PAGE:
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Angie’s List stock surges after shares hit market

November 17, 2011
Angie's List

Angie’s List Inc., the consumer-review website with more than 1 million paying members, surged as much as 44 percent in its trading debut Thursday after raising $114 million Wednesday in its initial public offering.

Angie’s List, trading on the NASDAQ stock market under the symbol ANGI, closed the trading day up more than 25 percent, at $16.26 per share, after rising as high as $18.75 early in the morning.

The Indianapolis-based company sold 8.8 million shares for $13 apiece, according to a filing, after offering them for $11 to $13, the top of the proposed range.

The company, which provides reviews of plumbers, electricians and other service providers, follows the success of Internet peer Groupon Inc.’s IPO this month. The Chicago-based online-coupon leader raised $700 million Nov. 3, 30 percent more than it sought, after pricing the shares above the marketed range. The stock surged 31 percent in its trading debut and had gained 20 percent since the IPO as of yesterday.

“The market for entering IPOs appears to be cracking back open,” said Colin Sebastian, an analyst at Robert W. Baird & Co. in San Francisco. “This is a good first day for a smaller-scale IPO, and that could give other companies confidence.”

The IPO price valued Angie’s List at $723 million, or about 9.2 times sales in the 12 months through September. That’s about a 67-percent premium to Google Inc., which trades at about 5.5 times trailing 12-month sales and is named as a competitor in the Angie’s List filing. Groupon, also named as competition, trades at about 12 times sales in the same period.

Groupon sold 35 million shares at $20 each. Its stock soared 31 percent, to $26.11, on its first day of trading on Nov. 4. The gains reflected rising optimism concerning IPOs after market volatility earlier this year persuaded many startups to delay initial share sales, resulting in the biggest IPO backlog since 2000.

Delphi Automotive Plc, the former auto-parts unit of General Motors Co., also completed an IPO Wednesday, raising $530 million after pricing at the lower end of its proposed range.

Angie's List unprofitable history did not scare away initial investors. The company hasn't turned an annual profit since its inception 16 years ago.

Revenue at Angie’s List increased 46 percent, to $62.6 million, in the nine months ended Sept. 30 compared with the year-earlier period, the IPO filing shows. Its net loss widened to $43.2 million from about $19 million.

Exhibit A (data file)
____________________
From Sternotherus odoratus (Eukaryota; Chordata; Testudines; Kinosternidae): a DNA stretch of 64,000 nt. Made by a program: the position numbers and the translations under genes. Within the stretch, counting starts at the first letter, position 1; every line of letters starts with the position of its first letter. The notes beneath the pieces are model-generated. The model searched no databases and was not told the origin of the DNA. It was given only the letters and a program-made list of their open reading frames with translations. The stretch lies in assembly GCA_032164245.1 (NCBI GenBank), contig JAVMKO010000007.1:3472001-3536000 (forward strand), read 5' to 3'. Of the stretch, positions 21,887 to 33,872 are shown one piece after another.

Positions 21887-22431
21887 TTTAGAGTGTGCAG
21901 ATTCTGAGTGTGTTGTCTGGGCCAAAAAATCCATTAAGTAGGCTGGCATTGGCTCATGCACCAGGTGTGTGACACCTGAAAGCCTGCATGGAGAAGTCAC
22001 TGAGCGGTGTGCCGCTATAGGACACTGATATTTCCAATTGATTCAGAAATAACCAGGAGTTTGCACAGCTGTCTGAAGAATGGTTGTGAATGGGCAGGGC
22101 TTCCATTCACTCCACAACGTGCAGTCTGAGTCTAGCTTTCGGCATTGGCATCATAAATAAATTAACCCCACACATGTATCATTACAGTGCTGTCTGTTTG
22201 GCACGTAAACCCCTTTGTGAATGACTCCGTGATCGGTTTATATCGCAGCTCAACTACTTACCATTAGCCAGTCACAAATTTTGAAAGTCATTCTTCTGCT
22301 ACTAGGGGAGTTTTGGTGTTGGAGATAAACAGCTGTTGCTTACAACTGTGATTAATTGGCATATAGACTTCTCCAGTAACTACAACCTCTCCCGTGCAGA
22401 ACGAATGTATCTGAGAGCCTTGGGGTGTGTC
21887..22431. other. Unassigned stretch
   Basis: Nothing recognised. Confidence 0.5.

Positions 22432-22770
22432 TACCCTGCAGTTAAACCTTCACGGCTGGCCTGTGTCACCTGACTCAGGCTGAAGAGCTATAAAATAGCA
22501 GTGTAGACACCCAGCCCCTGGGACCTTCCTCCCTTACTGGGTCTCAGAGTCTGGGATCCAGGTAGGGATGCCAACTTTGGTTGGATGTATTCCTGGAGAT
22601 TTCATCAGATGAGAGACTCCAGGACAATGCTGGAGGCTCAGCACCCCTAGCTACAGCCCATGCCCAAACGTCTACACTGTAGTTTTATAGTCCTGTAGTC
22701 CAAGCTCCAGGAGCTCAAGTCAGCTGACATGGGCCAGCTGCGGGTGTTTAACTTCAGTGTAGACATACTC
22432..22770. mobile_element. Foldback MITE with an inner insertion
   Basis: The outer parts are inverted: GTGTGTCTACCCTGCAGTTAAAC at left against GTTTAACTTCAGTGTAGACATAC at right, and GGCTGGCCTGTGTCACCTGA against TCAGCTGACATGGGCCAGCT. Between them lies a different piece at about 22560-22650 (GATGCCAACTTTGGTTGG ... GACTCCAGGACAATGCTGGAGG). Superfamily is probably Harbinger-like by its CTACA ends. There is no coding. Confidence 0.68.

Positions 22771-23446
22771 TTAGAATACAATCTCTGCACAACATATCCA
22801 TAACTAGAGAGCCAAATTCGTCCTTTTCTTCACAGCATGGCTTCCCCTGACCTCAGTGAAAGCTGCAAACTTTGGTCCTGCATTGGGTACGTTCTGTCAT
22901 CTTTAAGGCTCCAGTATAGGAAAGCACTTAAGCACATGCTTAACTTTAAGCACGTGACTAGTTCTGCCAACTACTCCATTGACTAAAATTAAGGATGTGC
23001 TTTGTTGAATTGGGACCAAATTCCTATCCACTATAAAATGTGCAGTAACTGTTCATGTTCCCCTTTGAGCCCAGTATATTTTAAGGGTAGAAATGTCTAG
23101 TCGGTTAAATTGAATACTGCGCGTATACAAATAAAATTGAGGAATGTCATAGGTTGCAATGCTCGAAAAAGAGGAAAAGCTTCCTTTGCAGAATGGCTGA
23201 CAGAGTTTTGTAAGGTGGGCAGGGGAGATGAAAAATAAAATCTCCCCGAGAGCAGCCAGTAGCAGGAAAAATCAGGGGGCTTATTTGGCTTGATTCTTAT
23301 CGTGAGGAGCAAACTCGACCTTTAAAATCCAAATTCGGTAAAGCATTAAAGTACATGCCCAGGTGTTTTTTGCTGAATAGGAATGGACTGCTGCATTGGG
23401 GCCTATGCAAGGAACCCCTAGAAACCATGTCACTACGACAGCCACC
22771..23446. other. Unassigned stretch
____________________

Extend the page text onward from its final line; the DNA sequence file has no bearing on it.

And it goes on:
The financial data on Angie's List "is not good at all, but their brand name's awareness is key," in their debut's success, Scott Sweet, managing director of research site IPOBoutique.com, told the Wall Street Journal. "This is not one in which you park money that you can't afford to lose. We're not talking about impressive numbers."

The company planned to sell about 6.3 million shares in the offering, with the remaining 2.5 million sold by existing shareholders, according to the prospectus. Battery Ventures had planned to reduce its stake to 15 percent from 18 percent, while BV Capital was paring its stake to 9.3 percent from 12 percent.

The company was started in 1995 by Angie Hicks, who was the company’s president until 1998, when she took a leave of absence to get an MBA from Harvard University. Hicks, now chief marketing officer, intended to trim her stake to 1.5 percent from 1.8 percent, the filing shows.

Angie’s List establishes new markets by offering free memberships, according to its prospectus, and begins charging fees usually within 24 months. The company had 175 paid markets as of Sept. 30, compared with 45 in January 2008.

In New York City, Angie’s List memberships cost from $3.25 to $5.20 monthly or $29 to $46.40 a year, according to the website. The company has also offered promotional discounts in partnership with Groupon. Cheryl Reed, a spokeswoman for Angie’s List, didn’t immediately return phone calls seeking information about the company’s pricing plans.

Angie’s List plans to use net proceeds from the offering to fund advertising and increase membership, the filing shows. Bank of America Corp. led the offering.
 

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